According to the Kent School District, prior to the 2008/09 school year, no policy was in place to specifically address use of force issues in general or specific to handcuffs, particularly since the District did not define handcuffing as use of force. Prior to 2008 security officers followed guidelines from their department manual which outlined acceptable responses to everything from search and seizure to use of force.
From the Kent School District:
In 2008, Kent School District participated in the Washington State Use Of Force Task Force which addressed the need for district policies relative to use of force. Funded by the state legislature,this effort was coordinated by the Washington State School Directors’ Association (WSSDA) and was under the charge of the state legislature. After the task force completed its work, KSD Board of Directors adopted Policy 3246 and 3246 procedures which are patterned after the WSSDA model policies.
Policy 3246 says, in part:
Physical force is reasonable when needed to prevent or minimize imminent bodily injury to self or others. If de-escalation interventions have failed or are inappropriate, reasonable physical force may be used to protect district property.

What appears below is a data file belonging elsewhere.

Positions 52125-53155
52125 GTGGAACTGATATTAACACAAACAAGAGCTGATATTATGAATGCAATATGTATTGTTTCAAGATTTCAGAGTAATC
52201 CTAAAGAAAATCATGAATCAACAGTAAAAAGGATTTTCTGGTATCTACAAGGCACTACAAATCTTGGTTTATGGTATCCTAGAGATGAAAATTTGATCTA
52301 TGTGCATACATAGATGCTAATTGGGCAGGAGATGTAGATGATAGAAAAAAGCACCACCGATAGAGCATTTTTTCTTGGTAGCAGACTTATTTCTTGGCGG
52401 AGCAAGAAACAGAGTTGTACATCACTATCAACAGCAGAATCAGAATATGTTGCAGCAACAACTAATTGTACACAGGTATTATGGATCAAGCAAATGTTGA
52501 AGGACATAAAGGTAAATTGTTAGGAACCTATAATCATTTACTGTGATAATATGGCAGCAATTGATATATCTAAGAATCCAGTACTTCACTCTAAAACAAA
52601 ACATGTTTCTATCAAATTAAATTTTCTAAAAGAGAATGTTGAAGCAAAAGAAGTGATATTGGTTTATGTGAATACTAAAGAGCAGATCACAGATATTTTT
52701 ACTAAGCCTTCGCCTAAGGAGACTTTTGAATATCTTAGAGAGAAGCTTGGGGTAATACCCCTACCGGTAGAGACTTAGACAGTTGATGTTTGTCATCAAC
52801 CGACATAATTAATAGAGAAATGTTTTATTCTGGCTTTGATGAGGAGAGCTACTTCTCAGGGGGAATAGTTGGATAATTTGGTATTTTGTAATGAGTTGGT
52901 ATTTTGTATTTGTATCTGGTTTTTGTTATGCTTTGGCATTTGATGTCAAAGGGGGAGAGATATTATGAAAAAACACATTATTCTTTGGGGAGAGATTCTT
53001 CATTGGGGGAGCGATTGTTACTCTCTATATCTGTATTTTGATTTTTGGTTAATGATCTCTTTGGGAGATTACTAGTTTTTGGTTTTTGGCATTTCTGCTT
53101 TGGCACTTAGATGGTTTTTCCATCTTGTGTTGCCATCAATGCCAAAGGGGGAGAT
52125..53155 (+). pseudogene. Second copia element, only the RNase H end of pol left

Mechanical restraint or chemical spray is reasonable only when used by authorized and trained district staff after de-escalation interventions have failed or are inappropriate a) if the student’s behavior poses a threat of imminent bodily injury to self or others or b) to prevent significant property damage.
It goes on to say “physical force, mechanical restraints, chemical spray or less than lethal devices will not be used as a form of discipline or punishment,” one of the original concerns raised by students, families and the NAACP in 2004.
“Kent School District has implemented a school safety services model which focuses on healthy, safe, and nurturing learning environments for students and staff,” said Hanks of the District’s new policy adopted in 2009. “As part of this, the safety services officers engage in continual training ranging from cultural competency skills to building successful and nurturing learning environment to verbal de-escalation skills and alternatives to the use of force and handcuffing. While handcuffing incidents are very rare, each is scrutinized and reviewed for reasonableness and to determine if any other alternatives could have been used.”
Given the changes the District says it has made, not much is known about the details of the pending ACLU report, or if any of the previous concerns highlighted in 2004 play a role. Communications Director Doug Honig would only confirm the ACLU of Washington State is in the process of completing a report on the Kent School District’s handcuffing of students- no release date for the report was given; sources say it will be sooner rather than later.
Its mere existence could spell headaches for Kent’s relatively new Superintendent Dr. Edward Vargas, who started the current school year in a two week stand off with striking teachers and frustrated families.